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High prevalence of intramural coronary infection in patients with drug-resistant cardiac syndrome X: comparison with chronic stable angina and normal controls
  1. Cristina Chimenti1,2,3,
  2. Patrizio Sale3,4,
  3. Romina Verardo2,
  4. Stefania Cicalini5,
  5. Nicola Petrosillo5,
  6. Matteo A Russo3,4,
  7. Francesco Fedele1,
  8. Andrea Frustaci1,2
  1. 1Cardiovascular and Respiratory Sciences Department, La Sapienza University, Rome, Italy
  2. 2The Molecular and Cellular Cardiology Laboratory, IRCCS “Lazzaro Spallanzani”, Rome, Italy
  3. 3The Experimental Medicine and Pathology Department, La Sapienza University, Rome, Italy
  4. 4The IRCCS San Raffaele La Pisana, Rome, Italy
  5. 5The “2nd Infectious Disease Unit”, IRCCS L Spallanzani, Rome, Italy
  1. Correspondence to Dr Andrea Frustaci, Cardiovascular and Respiratory Sciences Department, La Sapienza University, Viale del Policlinico 155, Rome 00161, Italy; biocard{at}


Background Coronary microvascular dysfunction has been reported along with myocardial viral infection. Whether intramural coronary vessels infection plays a role in patients with cardiac syndrome X (CSX) is unknown.

Methods Thirteen consecutive patients (four men, nine women, mean age 51±10.5 years) with drug-resistant CSX underwent left ventricular endomyocardial biopsy. Myocardial tissue was examined for histology, immunohistochemistry and for the presence of cardiotropic viruses by PCR analysis. In the presence of a viral infection on the whole tissue, laser microdissection was performed to analyse the viral genome selectively in intramural vessels and cardiomyocytes. Controls were surgical cardiac biopsies from patients with chronic stable angina and from patients with mitral stenosis and normal cardiac function (normal controls).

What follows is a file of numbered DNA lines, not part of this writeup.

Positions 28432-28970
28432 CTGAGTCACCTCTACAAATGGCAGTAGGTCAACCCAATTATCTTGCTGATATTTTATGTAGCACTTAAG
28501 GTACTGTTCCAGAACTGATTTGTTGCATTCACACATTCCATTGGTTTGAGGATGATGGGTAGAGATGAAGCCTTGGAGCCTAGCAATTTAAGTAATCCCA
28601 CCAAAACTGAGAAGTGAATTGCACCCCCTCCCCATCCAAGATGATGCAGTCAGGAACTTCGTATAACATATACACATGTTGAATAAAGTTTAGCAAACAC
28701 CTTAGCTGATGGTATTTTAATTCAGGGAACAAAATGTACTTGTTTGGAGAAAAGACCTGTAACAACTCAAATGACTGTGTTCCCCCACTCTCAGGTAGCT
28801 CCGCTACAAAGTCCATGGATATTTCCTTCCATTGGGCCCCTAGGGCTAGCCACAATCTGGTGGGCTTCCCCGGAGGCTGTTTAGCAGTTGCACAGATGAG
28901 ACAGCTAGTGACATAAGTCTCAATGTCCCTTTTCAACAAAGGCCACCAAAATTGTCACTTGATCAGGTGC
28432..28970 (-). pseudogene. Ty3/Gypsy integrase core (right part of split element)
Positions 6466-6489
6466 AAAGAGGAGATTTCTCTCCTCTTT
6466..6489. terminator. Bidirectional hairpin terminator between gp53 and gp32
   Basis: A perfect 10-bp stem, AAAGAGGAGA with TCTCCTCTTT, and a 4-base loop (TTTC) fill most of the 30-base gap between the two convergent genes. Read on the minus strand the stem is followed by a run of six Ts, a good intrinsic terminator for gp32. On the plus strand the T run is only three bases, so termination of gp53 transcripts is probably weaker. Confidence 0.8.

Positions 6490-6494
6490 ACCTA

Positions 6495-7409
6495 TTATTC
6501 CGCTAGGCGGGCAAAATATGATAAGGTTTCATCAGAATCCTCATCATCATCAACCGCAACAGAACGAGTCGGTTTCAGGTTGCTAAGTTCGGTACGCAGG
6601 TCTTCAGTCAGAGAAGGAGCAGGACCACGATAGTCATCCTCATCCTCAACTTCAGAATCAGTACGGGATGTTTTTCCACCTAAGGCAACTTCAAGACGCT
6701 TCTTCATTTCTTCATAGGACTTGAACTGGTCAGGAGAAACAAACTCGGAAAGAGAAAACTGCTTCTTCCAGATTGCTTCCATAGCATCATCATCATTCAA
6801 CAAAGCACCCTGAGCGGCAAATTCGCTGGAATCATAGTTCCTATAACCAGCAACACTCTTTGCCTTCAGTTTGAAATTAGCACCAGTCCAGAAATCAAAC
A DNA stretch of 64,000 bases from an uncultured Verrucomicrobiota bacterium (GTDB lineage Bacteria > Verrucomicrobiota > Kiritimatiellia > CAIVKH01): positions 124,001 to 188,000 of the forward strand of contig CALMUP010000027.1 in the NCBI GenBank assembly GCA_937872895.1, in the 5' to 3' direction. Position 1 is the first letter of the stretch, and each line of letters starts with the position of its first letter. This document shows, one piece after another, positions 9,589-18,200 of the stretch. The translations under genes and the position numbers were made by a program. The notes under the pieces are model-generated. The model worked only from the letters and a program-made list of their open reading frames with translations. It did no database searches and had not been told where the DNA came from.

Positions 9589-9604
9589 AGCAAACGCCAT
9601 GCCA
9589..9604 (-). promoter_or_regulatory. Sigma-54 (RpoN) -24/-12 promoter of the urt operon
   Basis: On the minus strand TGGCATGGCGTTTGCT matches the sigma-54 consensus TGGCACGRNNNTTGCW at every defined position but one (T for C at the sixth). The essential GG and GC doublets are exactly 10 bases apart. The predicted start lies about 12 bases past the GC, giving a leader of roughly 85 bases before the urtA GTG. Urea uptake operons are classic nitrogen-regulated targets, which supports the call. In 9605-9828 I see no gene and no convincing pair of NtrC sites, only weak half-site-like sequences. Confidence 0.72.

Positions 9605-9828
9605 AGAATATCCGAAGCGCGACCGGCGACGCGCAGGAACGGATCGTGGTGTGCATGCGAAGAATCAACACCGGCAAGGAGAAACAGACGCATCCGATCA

Results Histology showed hypertrophy and degeneration of cardiomyocytes with interstitial and replacement fibrosis in all CSX, while focal lymphocytic myocarditis was additionally recognised in three patients. No vasculitis was observed. Viral genomes were detected in nine of 13 CSX (Epstein–Barr virus in four, adenovirus in three, human herpes virus (HHV) 6 in one, Epstein–Barr adenovirus co-infection in one). Laser microdissection showed that Epstein–Barr and adenovirus localised both in cardiomyocytes and intramural vessels, while HHV-6 infection was confined to the vessel wall.

Conclusions Viral genomes can be detected in intramural vessels of up to 69% of drug-resistant CSX. Coronary small vessels infection represents an alternative pathophysiological mechanism of this syndrome and can explain the poor response to anti-ischaemic drugs.

  • Coronary microcirculation
  • endomyocardial biopsy
  • laser microdissection
  • microvascular
  • myocarditis
  • syndrome X
  • virus

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  • Funding This study was funded by grant EX ART.56 entitled ‘HIV-related and unrelated inflammatory cardiomyopathy: identification of causal agents and pathogenetic mechanisms providing a tailored therapy’.

  • Competing interests None.

  • Patient consent Obtained.

  • Ethics approval This study was conducted with the approval of La Sapienza University.

  • Provenance and peer review Not commissioned; externally peer reviewed.

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